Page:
Music production is a skill that takes time and practice to hone. It is a difficult process that requires a holistic approach to learning. With the right attitude it can reap great rewards, both creatively and financially. It is easy to sit down in front of the computer and put together some beats, but taking it to the next level requires time and effort. We have compiled some simple ways to improve yourself as a producer and make better music, that will apply to both beginners and pros alike.
1. Learn Some Music Theory
Although it can seem quite daunting, having a grasp of even the fundamentals of music theory can greatly enhance your compositions. Understanding the basics of tempo, time signatures, different keys, major/ minor chords, chord progressions etc, will make you a more effective in translating your ideas into music.
You don’t need to be able to read sheet music, but an understanding of these principles, and how they are applied within your DAW, will help in making composition both easier and more informed. Even something as simple as recognizing what key your music is in will advise you in other aspects of production, like drum tuning and EQ.
There are lots of tools within most DAWs that will immediately become more useful with a fundamental understanding of music theory, particularly in the case of Ableton users, like midi effects. It is also true that having a knowledge of how something is ‘traditionally’ written will give you a platform from which to do it ‘differently’.
2. Get The Right Equipment
Apparently everybody needs a 303. As much as I would like to agree with this, it’s not true. Buy the gear that is right for the music you want to create, and more importantly for you. There is no point in sinking money into a Korg MS20 if you have no intention of learning any synthesis. You wouldn’t buy a guitar if you weren’t going to learn how to play it. This money could be better spent on something that is useful to you.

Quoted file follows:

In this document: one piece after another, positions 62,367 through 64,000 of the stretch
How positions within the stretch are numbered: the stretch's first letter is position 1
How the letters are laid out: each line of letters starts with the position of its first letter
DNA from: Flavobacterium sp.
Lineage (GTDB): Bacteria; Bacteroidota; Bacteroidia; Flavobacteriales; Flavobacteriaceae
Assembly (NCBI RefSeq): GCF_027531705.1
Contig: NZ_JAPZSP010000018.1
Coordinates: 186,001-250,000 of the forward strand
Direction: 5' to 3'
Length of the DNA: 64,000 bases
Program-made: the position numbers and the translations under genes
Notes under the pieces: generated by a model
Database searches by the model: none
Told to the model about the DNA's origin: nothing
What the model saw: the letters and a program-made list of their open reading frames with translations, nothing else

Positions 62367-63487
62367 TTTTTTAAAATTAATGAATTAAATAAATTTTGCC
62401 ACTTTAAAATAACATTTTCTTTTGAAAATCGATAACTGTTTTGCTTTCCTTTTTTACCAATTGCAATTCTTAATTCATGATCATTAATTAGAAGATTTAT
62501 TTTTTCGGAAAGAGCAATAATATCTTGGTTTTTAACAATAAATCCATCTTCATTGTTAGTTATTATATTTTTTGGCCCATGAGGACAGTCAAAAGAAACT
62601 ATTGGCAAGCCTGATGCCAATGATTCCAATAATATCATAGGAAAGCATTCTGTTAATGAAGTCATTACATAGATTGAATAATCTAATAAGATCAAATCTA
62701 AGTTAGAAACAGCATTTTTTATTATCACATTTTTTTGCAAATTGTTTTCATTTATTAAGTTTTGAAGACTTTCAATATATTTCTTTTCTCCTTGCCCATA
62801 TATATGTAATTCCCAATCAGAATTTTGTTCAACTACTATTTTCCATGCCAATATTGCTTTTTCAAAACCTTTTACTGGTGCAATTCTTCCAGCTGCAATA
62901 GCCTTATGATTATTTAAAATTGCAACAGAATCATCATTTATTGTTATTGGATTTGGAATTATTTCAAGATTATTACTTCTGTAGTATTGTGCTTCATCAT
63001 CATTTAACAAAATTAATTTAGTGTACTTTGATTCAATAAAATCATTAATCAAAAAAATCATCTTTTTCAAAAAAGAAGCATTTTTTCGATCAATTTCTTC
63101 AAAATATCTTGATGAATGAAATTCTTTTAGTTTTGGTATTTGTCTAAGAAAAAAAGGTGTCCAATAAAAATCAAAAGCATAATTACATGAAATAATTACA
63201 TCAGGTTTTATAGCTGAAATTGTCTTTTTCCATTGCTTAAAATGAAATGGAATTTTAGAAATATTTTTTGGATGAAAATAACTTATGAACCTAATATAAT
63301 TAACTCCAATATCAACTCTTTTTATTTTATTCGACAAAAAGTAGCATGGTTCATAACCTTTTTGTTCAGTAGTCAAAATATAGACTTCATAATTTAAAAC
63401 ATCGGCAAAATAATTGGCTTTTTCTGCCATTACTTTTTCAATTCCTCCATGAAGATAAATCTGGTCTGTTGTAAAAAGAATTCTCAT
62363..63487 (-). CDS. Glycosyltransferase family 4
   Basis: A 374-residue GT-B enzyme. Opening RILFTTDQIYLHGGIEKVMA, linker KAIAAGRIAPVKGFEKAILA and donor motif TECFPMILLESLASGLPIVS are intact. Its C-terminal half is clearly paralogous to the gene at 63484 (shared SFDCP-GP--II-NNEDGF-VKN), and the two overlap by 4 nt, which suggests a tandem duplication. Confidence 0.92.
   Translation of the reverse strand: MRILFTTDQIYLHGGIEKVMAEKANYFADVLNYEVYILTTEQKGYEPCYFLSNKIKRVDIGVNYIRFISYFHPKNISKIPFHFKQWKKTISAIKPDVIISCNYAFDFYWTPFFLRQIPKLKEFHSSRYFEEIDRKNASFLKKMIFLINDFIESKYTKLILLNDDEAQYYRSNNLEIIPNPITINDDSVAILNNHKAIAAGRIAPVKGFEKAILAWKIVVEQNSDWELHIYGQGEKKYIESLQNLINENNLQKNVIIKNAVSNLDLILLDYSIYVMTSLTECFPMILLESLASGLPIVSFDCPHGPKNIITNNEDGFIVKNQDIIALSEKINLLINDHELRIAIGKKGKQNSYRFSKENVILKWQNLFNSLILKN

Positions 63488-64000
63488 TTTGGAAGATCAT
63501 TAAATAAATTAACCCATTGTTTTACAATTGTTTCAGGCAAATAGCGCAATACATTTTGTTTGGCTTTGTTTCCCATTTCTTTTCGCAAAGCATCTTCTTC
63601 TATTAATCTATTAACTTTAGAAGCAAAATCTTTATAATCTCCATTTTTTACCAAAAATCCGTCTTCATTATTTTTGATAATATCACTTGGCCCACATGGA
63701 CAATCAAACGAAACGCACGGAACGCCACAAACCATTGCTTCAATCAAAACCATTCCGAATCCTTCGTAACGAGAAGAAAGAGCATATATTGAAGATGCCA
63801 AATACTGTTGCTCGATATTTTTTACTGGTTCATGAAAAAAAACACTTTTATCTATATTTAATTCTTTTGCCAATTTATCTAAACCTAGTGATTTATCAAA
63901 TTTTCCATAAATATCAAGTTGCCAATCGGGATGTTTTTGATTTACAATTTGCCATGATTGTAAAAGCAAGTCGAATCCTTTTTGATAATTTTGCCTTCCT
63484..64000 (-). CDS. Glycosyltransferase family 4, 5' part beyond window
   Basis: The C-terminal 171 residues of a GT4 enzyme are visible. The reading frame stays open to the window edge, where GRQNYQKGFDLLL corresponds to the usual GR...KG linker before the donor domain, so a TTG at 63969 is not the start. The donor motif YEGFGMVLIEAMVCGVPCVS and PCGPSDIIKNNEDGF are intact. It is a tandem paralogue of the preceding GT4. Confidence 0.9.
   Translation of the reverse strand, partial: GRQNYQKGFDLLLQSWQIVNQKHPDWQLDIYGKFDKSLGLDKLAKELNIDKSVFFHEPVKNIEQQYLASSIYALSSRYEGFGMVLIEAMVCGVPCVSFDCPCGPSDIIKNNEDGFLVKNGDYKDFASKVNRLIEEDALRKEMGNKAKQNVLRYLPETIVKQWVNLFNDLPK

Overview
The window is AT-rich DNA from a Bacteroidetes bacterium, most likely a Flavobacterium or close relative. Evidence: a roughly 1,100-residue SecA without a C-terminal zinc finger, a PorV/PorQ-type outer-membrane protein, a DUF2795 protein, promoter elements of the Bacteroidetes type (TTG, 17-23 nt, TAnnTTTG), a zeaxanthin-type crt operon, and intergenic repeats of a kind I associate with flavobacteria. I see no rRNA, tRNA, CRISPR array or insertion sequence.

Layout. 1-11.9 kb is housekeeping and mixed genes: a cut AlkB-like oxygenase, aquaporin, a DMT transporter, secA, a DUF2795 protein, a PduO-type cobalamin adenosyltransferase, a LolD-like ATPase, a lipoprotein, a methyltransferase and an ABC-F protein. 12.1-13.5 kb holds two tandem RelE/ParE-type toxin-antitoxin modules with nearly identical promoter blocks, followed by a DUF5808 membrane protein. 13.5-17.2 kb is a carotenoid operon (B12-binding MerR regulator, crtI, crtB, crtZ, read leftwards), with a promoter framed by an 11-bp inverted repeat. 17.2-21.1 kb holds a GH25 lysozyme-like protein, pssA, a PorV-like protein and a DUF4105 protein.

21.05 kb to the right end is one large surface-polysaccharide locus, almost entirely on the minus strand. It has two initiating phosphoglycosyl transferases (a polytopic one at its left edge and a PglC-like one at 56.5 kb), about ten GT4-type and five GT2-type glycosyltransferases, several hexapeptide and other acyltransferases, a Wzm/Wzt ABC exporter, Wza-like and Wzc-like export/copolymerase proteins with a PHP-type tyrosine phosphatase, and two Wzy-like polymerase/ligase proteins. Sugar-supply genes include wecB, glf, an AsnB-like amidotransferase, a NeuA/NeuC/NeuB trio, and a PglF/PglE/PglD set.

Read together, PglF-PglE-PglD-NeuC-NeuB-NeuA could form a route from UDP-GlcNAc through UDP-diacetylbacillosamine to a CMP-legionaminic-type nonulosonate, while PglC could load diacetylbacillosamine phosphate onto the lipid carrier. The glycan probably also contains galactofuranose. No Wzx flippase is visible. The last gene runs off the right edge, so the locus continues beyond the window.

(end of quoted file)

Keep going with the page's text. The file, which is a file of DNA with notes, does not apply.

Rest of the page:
Work from the essentials up. If you are going to be DAW based then make sure you have a computer, a DAW and some way to listen to the music you are creating, be that an interface with a set of monitors, or simply headphones. Seems obvious I know, but you would be surprised. If you feel you are improving and you can afford it, then upgrade or expand your studio. You could have everything listed on Vintage Synth Explorer, yet without any way to record or even output the sounds they make, there is no point in having them (unless it is an investment, but that is something completely different).
It is important once you purchase equipment that you learn how to use it, again this may seem obvious to most, but you will find some people do assume that purchasing new gear will result in better music productions with no work involved. Find out if the new sound you want to create is achievable utilising your existing gear and find out the limitations of each piece of equipment before making an upgrade. This may come across as a way to save money but, in the long run, an in-depth understanding of what each piece of equipment you buy (or potentially buy) can and cannot do will make you a better producer.
3. Analyze Music You Like